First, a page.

Unfortunately, Stoltenberg is locked in the same outdated time frame as Biden. China is now the largest trading partner for the European Union, replacing the United States in that role last year. A total of 18 of the European Union nations have now signed a Memorandum of Understanding regarding China’s Belt and Road Initiative. According to independent economic data the European Union member States that have signed up to the BRI are now experiencing faster economic growth rates than those who have not signed on.

This development is a classic illustration of what Chinese president Xi refers to as a “win win situation”. Critics of the Chinese moves have claimed that it is all part of some undefined “Chinese plot” to take over the economies of Western Europe. The economic logic behind such a claim is manifestly lacking.

NATO and the Biden administration are happy to promote this anti-China rhetoric, regardless of its detachment from reality, but also manifestly at odds with the experience of countries that have embraced the Chinese initiative.

Similarly, on 20th February Biden repeated tired US claims that Russia had violated international law with its purported annexation of Crimea. This is a claim endlessly repeated in the western media. Such claims show a casual disregard for Crimea’s history. Alarmed at the manifestly illegal coup that replaced the legitimate Ukrainian government in early 2014, the Crimean parliament voted to re-join the Russian Federation.  I say “re-join” because Crimea had been part of Russia for centuries before being gifted to Ukraine in 1953 by then Russian President Khrushchev.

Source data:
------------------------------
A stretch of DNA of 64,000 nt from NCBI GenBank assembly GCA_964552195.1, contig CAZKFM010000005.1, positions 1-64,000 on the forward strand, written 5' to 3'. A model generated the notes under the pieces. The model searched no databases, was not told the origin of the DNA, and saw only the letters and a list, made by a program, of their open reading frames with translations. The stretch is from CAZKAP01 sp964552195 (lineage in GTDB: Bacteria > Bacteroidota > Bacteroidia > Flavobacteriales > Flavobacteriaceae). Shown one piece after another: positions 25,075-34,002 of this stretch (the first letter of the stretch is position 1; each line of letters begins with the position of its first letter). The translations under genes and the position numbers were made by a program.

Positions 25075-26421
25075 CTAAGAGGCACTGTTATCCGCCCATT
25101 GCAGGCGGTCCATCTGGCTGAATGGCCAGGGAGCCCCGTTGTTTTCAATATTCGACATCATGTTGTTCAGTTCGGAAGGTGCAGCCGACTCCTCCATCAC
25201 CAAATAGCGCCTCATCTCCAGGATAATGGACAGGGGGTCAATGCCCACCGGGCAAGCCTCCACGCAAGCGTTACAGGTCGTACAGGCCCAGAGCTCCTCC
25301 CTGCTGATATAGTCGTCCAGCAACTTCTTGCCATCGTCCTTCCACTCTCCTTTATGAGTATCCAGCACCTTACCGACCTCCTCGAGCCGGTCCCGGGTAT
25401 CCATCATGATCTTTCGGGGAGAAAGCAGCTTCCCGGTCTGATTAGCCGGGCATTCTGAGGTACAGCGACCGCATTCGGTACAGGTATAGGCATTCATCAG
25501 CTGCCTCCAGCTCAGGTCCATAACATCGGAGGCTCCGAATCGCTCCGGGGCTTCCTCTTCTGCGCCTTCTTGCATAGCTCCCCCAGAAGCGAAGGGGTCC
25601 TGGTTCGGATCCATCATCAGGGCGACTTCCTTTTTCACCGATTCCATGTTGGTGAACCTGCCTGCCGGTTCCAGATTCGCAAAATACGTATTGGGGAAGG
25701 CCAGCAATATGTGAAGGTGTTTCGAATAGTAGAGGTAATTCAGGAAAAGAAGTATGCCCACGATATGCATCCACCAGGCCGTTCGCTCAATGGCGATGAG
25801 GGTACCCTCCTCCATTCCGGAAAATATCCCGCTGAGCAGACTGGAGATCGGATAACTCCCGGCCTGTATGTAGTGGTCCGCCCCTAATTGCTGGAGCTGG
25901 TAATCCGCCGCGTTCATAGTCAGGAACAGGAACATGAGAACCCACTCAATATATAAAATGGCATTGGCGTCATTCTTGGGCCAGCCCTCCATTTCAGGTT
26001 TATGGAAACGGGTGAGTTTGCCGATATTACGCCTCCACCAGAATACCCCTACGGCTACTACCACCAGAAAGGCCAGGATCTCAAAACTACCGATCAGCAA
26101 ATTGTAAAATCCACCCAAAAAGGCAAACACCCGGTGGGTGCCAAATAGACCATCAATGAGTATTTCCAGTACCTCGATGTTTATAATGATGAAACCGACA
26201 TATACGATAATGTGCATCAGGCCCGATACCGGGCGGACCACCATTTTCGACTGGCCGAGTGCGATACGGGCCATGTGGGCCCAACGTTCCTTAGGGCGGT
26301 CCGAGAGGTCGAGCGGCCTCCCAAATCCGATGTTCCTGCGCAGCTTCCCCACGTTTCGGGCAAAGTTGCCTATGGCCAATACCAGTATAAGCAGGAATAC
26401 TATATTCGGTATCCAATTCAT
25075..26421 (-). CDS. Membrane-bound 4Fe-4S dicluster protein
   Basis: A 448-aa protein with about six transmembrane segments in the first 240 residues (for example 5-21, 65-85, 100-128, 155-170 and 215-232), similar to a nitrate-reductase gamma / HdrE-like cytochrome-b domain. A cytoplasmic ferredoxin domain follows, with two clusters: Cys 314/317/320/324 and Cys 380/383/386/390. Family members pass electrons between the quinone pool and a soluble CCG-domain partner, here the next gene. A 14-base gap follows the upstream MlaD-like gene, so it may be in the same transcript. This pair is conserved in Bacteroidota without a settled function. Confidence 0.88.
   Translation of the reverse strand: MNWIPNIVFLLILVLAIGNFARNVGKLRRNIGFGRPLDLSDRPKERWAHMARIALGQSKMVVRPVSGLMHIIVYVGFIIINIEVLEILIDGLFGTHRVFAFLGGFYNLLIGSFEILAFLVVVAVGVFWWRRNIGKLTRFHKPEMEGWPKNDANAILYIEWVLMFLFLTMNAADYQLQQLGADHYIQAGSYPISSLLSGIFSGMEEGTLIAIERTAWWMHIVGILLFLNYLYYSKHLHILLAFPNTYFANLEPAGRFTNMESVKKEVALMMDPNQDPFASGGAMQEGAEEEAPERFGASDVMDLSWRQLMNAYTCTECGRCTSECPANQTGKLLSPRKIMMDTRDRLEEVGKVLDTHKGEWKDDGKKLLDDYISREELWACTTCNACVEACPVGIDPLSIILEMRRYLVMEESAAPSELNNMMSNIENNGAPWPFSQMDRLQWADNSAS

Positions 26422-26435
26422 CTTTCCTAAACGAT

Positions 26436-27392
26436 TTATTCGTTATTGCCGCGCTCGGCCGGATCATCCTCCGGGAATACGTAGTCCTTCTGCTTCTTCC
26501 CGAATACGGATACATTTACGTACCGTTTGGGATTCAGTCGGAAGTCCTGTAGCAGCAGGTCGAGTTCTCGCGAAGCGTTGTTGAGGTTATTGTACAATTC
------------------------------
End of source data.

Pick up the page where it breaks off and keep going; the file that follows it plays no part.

The issue was then put to a referendum on whether or not the people wanted to re-join Russia. It is the “re-join” component that is notably lacking from western commentary. The people of Crimea voted overwhelmingly (>90%) in favour of reunification and the Russian parliament in turn voted to allow them to re-join. All of this relevant history is missing from western discussion of what happened. Instead, there is a constant misrepresentation of events that also ignores the right, guaranteed by the United Nations Charter, for such self-determination votes to occur.

That Kosovo was similarly separated from Serbia in 2008 is a fact that the critics of Crimean separation from Ukraine carefully avoid, not least because the Kosovo government has become a major United States asset with an enormous military presence.  It also serves as a major conduit to Europe of heroin from Afghanistan. That the United States had similar visions for its navy in Crimea, replacing the Russians, is another part of the equation carefully avoided in western analysis.

For the United States, what happened in Crimea is yet another stick with which to beat the Russians. That Biden, who had his own particular role in the Ukrainian revolution, is unlikely to have a change of heart on this topic is yet further proof that there will be no substantive changes in United States foreign policy under the new administration.

Fortunately, the world has changed since he last held power. The sooner the United States recognises that fact and adjusts its foreign policy accordingly, the safer we are all likely to be.

James O'Neill is a retired Barrister at Law and geopolitical analyst. He can be contacted at Read other articles by James.